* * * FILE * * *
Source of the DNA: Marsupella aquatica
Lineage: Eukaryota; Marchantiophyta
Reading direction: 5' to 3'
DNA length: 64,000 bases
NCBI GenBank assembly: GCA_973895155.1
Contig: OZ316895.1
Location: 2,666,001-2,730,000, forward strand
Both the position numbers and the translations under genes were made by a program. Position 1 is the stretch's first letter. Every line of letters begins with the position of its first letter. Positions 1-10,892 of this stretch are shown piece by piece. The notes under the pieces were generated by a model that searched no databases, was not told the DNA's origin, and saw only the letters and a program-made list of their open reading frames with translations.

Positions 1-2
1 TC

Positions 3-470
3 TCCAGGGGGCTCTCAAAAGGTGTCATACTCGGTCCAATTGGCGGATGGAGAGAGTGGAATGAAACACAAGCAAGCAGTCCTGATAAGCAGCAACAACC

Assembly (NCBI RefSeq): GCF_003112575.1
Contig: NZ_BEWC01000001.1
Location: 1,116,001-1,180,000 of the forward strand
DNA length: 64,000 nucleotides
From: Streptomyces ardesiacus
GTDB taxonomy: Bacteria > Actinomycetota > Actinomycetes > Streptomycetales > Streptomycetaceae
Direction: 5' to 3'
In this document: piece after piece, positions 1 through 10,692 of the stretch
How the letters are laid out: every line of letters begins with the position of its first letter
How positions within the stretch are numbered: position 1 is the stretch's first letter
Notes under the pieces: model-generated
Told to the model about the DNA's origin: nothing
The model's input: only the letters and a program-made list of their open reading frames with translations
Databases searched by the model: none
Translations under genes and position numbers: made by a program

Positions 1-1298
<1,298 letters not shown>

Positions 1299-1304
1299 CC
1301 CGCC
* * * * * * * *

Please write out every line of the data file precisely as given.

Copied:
Source of the DNA: Marsupella aquatica
Lineage: Eukaryota; Marchantiophyta
Reading direction: 5' to 3'
DNA length: 64,000 bases
NCBI GenBank assembly: GCA_973895155.1
Contig: OZ316895.1
Location: 2,666,001-2,730,000, forward strand
Both the position numbers and the translations under genes were made by a program. Position 1 is the stretch's first letter. Every line of letters begins with the position of its first letter. Positions 1-10,892 of this stretch are shown piece by piece. The notes under the pieces were generated by a model that searched no databases, was not told the DNA's origin, and saw only the letters and a program-made list of their open reading frames with translations.

Positions 1-2
1 TC

Positions 3-470
3 TCCAGGGGGCTCTCAAAAGGTGTCATACTCGGTCCAATTGGCGGATGGAGAGAGTGGAATGAAACACAAGCAAGCAGTCCTGATAAGCAGCAACAACC

Assembly (NCBI RefSeq): GCF_003112575.1
Contig: NZ_BEWC01000001.1
Location: 1,116,001-1,180,000 of the forward strand
DNA length: 64,000 nucleotides
From: Streptomyces ardesiacus
GTDB taxonomy: Bacteria > Actinomycetota > Actinomycetes > Streptomycetales > Streptomycetaceae
Direction: 5' to 3'
In this document: piece after piece, positions 1 through 10,692 of the stretch
How the letters are laid out: every line of letters begins with the position of its first letter
How positions within the stretch are numbered: position 1 is the stretch's first letter
Notes under the pieces: model-generated
Told to the model about the DNA's origin: nothing
The model's input: only the letters and a program-made list of their open reading frames with translations
Databases searched by the model: none
Translations under genes and position numbers: made by a program

Positions 1-1298
<1,298 letters not shown>

Positions 1299-1304
1299 CC
1301 CGCC